Regional Gardening Reports :: National Gardening Association

Tropical South

August, 2004
Regional Report


Shade Gardening for Florida
It took me a long time to realize that all the shade gardening books had both plants and methods that we can't use in the tropical south. So I wrote Shade Gardening for Florida (Great Outdoors
Pub., 2003; $19.95) and addressed such things as too much shade, different kinds of shade, and canopy management. If you don't have shade here, you can get it quickly, so you need to be careful what trees you plant. If you want fruit, let the fruit trees be your shade. There are 16 pages of color photos and 178 different kinds of plants described in the book, but since these include such broad categories as begonias, bromeliads, ferns, orchids, aroids, and gingers, the number of choices is almost infinite.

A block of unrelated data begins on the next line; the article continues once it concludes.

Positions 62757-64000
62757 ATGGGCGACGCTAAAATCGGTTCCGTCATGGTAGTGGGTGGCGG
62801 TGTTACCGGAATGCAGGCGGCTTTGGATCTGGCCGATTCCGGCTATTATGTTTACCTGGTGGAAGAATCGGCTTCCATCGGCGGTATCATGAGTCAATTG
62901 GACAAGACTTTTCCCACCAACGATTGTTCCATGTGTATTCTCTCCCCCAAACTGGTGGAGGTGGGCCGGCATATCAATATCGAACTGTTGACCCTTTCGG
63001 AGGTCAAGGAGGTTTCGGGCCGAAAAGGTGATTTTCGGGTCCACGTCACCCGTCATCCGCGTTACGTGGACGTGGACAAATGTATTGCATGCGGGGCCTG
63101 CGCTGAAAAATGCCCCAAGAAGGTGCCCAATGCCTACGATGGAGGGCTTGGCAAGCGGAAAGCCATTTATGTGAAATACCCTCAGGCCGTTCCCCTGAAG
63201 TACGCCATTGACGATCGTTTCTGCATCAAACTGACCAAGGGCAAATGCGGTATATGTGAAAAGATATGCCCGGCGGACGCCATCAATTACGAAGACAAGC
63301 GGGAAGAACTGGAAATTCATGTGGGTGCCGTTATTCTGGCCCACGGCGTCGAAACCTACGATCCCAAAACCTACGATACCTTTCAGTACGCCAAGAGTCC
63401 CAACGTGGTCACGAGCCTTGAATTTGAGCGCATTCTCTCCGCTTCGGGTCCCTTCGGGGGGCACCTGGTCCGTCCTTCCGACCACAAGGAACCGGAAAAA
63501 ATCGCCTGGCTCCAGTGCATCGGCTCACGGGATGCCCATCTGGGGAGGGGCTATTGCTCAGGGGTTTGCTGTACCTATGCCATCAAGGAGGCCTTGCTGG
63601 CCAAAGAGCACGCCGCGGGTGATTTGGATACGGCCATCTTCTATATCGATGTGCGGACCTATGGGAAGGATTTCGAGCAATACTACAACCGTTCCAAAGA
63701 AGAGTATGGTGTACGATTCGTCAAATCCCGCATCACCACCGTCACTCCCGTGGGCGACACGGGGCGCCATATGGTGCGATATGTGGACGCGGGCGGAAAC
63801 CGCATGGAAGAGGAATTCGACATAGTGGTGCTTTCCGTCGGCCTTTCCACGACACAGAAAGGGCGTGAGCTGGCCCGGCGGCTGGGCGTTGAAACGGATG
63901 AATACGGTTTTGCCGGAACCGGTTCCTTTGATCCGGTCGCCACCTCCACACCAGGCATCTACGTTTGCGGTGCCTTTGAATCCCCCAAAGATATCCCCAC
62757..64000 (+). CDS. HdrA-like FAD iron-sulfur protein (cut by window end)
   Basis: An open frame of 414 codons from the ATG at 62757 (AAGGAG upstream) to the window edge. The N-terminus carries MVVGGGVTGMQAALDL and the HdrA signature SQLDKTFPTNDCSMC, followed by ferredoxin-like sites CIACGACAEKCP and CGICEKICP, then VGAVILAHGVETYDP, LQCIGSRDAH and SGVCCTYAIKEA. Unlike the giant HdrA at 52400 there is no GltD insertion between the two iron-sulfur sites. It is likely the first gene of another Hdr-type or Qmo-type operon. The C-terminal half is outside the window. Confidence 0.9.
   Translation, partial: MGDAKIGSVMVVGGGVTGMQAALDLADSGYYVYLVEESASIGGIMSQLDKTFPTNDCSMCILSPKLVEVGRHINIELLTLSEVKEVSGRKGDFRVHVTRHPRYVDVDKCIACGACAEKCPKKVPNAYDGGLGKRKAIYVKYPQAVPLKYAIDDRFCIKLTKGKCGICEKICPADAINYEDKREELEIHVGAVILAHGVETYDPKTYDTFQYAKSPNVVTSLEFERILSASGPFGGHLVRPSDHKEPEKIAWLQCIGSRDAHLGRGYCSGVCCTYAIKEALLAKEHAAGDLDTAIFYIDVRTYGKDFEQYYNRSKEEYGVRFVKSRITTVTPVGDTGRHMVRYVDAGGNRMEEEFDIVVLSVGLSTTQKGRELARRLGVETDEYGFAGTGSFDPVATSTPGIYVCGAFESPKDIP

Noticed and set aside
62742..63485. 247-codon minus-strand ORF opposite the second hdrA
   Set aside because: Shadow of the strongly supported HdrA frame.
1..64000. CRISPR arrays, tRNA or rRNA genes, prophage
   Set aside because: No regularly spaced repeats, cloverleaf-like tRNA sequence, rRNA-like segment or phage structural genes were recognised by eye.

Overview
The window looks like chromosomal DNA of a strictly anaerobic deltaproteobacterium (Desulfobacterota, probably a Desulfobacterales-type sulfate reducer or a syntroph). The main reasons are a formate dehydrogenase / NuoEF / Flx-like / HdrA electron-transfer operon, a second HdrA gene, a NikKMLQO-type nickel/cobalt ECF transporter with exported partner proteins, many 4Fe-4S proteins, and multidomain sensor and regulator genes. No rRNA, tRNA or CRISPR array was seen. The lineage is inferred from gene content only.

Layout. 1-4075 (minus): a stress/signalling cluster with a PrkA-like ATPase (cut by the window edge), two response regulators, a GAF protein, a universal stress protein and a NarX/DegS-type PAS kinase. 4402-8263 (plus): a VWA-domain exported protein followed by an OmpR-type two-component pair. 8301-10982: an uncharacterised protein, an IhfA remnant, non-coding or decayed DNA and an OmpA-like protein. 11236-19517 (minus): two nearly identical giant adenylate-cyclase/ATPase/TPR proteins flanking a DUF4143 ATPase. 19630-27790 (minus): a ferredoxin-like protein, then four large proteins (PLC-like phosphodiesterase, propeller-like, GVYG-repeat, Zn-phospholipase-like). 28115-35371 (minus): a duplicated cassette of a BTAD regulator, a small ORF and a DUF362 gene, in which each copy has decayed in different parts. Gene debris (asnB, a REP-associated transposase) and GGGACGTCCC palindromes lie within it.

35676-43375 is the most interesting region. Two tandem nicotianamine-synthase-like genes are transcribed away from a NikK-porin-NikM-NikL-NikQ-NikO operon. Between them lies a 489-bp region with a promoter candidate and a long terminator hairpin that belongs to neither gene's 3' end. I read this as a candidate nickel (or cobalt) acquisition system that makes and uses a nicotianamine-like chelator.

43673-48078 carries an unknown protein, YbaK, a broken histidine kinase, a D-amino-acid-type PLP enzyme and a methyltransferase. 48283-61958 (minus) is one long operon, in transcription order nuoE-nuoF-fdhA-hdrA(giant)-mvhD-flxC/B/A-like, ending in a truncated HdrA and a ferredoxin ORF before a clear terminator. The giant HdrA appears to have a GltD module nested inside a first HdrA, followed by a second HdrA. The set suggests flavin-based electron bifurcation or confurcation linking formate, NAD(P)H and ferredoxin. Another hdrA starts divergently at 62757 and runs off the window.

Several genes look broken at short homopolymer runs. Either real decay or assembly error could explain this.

Favorite or New Plant

Vireya Rhododendrons
I was traveling in southern Florida and stopped at a nursery where I saw the only Vireya rhododendron I had ever seen or was to see for many years to come. I would never have bought it because it was large, in bloom, and $31, and I wasn't sure if it would live in the Tampa area, except that my companion insisted. It has been the star of my garden ever since. It does well in partial sun, requires little care, and has never frozen back because I always remember to cover
it. This year I finally got on the Internet and selected several more. There are even a few varieties with fragrant flowers. Check them out on


Today's site banner is by nmumpton and is called "Gymnocalycium andreae"